the personal guarantees and freedoms that the federal government cannot abridge by law, constitution, or judicial interpretation
Bill of Rights
The first 10 amendments to the U.S. Constitution, which largely guarantee specific rights and liberties
Freedom of Religion, Speech, Press, Assembly, and Petition
The three-part test for Establishment Clause cases that a law must pass before it is declared constitutional: it must have a secular purpose; it must neither advance nor inhibit religion; and it must not cause excessive entanglement with religion.
1) Citizenship for African Americans, 2) Repeal of 3/5 Compromise, 3) Denial of former confederate officials from holding national or state office, 4) Repudiate (reject) confederate debts
equal protection clause
Constitutional guarantee that everyone be treated equally-14th amendment
due process clause
14th amendment clause stating that no state may deprive a person of life, liberty, or property without due process of law
The legal concept under which the Supreme Court has nationalized the Bill of Rights by making most of its provisions applicable to the states through the Fourteenth Amendment.
Clause in the First Amendment that says the government may not establish an official religion.
free exercise clause
A First Amendment provision that prohibits government from interfering with the practice of religion.
A government preventing material from being published. This is a common method of limiting the press in some nations, but it is usually unconstitutional in the United States, according to the First Amendment and as confirmed in the 1931 Supreme Court case of Near v. Minnesota.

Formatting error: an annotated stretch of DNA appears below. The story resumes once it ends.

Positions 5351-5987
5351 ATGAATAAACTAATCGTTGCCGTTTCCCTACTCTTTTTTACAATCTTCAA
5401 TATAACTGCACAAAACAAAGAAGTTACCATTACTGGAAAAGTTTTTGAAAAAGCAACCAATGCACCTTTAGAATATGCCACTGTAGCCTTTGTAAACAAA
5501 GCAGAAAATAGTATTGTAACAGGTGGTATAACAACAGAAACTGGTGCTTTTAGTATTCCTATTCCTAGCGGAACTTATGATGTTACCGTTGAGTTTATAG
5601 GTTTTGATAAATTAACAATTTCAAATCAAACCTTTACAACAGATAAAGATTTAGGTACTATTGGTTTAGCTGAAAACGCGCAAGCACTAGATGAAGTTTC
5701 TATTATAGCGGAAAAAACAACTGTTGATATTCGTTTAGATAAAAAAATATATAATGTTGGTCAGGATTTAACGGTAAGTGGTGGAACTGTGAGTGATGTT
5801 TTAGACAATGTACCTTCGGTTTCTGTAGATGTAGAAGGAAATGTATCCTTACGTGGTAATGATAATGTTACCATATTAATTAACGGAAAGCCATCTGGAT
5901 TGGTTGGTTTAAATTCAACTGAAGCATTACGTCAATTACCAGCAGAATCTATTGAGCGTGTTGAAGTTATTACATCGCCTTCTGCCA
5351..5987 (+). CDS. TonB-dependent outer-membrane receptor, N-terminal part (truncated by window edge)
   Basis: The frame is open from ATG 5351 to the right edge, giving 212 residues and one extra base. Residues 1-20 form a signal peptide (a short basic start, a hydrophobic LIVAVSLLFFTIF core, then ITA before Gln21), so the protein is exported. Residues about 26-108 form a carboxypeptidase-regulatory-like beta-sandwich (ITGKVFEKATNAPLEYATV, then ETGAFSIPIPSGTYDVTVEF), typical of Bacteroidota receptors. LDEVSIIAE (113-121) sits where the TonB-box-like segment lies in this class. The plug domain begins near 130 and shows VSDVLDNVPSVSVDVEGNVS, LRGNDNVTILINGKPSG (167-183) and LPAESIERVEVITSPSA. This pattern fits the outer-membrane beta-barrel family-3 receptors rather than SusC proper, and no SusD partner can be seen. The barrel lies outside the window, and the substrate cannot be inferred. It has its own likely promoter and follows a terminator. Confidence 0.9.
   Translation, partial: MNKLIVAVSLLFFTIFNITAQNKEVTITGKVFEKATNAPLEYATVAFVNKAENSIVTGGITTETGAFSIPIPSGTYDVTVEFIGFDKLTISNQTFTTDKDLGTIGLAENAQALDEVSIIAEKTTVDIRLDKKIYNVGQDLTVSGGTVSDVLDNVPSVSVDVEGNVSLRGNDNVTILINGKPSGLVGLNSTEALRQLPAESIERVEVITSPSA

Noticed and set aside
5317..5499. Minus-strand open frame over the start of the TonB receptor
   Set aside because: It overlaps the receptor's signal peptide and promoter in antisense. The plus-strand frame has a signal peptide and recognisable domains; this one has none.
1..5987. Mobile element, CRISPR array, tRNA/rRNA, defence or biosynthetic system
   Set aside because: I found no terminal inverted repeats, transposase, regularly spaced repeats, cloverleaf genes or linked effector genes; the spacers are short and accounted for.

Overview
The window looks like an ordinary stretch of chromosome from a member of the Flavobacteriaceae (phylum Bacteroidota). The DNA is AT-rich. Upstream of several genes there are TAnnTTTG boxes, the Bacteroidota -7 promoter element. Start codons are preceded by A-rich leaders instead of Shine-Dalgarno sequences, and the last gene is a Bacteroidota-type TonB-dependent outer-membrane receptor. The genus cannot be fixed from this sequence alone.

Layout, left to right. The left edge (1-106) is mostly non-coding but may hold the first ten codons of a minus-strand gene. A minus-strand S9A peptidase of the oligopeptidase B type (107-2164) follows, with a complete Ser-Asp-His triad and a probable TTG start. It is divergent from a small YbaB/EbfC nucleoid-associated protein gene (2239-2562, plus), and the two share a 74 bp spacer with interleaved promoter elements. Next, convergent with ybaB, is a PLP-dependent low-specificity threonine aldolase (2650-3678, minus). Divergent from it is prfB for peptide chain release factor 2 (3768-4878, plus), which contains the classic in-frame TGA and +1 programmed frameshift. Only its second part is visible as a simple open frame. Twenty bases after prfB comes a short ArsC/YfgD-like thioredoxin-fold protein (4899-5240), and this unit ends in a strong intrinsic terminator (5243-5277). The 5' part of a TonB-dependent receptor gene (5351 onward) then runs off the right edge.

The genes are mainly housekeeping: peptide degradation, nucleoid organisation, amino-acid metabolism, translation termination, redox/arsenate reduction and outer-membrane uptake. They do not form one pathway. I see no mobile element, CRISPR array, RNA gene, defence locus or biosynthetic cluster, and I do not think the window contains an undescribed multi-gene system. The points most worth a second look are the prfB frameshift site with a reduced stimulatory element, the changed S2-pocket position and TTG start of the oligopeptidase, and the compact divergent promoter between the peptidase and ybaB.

A written defamation of a person's character, reputation, business, or property rights.
nonverbal communication, such as burning a flag or wearing an armband. The Supreme Court has accorded some symbolic speech protection under the first amendment.
Advertisements and commercials for products and services; they receive less First Amendment protection, primarily to discourage false and misleading ads.
Reasonable grounds, a reasonable suspicion of crime
unreasonable search and seizures
Obtaining evidence in a haphazard or random manner, a practice prohibited by the 4th amendment; probable cause and a search warrant are required for this to be legal
A court order allowing law enforcement officers to search a suspect's home or business and take specific items as evidence
Improperly gathered evidence may not be introduced in a criminal trial.
Right of Accused Persons/ Indictment of Grand Jury (1) No Self-Incrimination (Miranda) (2) No Double Jeopardy (defendant cannot be tried again on the same, or similar charges) (3) No deprivation of life liberty or property without "due process of law" (fair treatment) (4) Eminent domain
testifying against oneself-5th amendment
The right to counsel in criminal trials (1) Speedy and public trial (2) Accused must be told charges (3) right to counsel (free lawyer if poor) (4) right to jury in criminal cases
a legal negotiation in which a prosecutor reduces a charge in exchange for a defendant's guilty plea
Excessive bail shall not be required, nor excessive fines imposed, nor cruel and unusual punishments inflicted.
cruel and unusual punishment
includes torture, deliberately degrading punishment, or punishment that is too severe for the crime committed.
right to privacy
The right to a private personal life free from the intrusion of government.